Social workers assist individuals and families to resolve a variety of personal and interpersonal problems. Such workers can be employed as counselors, advocates, and case managers, as well as fulfilling many more crucial roles. Social workers now need more education and training than ever before, and many have degrees that go beyond the four-year college experience. As such, there is a wealth of assessment and practice tools at their disposal to use with the general public.
Family maps are a common social work assessment tool. But these are not the types of maps you use to understand geography; instead, they are systems of symbols describing family trees, histories, and relationships. When taking down a patient's history, for example, a social worker might draw a circle symbolizing the patient's mother, and a square symbolizing the father. If the pair were married, they are connected by a straight line. This system allows a social worker to have an immediate pictorial representation of potentially complex relationships.
Observation is another assessment tool used by social workers. It comes into play a great deal when these professionals are employed by child-protective agencies and prisons. Often, a social worker will watch family or prisoner interactions through a one-way mirror and make an assessment based on what he or she sees. These assessments can be used in court to help determine if parents should be granted custody or visitation rights, or if certain prisoners are safe to be released back into society.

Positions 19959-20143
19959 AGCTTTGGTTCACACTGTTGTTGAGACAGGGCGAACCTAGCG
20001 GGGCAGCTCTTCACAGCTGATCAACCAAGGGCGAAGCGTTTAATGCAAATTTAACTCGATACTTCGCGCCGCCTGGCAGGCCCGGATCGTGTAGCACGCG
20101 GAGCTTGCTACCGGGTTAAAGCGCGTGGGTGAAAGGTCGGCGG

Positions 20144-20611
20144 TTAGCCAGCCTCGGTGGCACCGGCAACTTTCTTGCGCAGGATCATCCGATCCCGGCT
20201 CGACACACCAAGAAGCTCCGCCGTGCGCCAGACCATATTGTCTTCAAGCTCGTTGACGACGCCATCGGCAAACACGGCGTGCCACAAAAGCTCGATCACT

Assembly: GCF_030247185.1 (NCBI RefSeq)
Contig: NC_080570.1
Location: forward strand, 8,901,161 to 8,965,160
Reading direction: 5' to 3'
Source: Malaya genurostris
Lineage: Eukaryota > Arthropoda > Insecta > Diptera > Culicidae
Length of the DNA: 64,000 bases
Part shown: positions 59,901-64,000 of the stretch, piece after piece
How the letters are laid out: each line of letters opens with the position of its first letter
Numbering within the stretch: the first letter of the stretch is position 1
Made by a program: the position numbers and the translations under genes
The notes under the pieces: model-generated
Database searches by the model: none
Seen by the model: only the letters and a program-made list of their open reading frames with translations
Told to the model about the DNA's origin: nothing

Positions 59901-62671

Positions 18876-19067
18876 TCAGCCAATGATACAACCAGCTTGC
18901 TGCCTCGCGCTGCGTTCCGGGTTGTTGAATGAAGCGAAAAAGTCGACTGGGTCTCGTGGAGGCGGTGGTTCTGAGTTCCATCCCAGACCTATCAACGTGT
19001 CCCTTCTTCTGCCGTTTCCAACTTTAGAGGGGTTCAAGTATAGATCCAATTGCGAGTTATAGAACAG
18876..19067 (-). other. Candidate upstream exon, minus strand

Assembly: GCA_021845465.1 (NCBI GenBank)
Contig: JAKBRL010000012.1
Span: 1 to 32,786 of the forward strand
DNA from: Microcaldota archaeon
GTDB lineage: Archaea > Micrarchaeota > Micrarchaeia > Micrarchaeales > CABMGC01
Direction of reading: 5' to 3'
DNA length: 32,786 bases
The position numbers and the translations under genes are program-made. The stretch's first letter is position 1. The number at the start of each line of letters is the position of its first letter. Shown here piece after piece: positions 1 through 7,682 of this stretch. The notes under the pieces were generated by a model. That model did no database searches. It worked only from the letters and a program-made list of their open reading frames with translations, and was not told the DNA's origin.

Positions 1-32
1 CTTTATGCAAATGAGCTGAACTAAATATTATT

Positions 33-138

A practice tool used by almost every social worker is the treatment plan. This is a versatile instrument that can be tailored to any patient, client or situation. For instance, a school social worker helps create an educational treatment plan with the child study team for at-risk youth. A medical social worker coordinates the psycho-social aspects of patient care and writes a treatment plan accordingly. Ideally, patients should provide input about their own treatment plans if they are able to do so.
Finally, a relatively new practice tool used by social workers are goal cards. These cards are useful only for patients or clients with the maturity and cognitive skills to use them. The social worker (or client) puts a picture on the front of an index card symbolizing the client's goal. For instance, family harmony might be symbolized by a cut-out picture from a magazine illustrating a hugging father and son. On the other side are written ways to achieve the goal. Social workers can use these as "flash cards" during client sessions, or give them to the client to take home as reminders.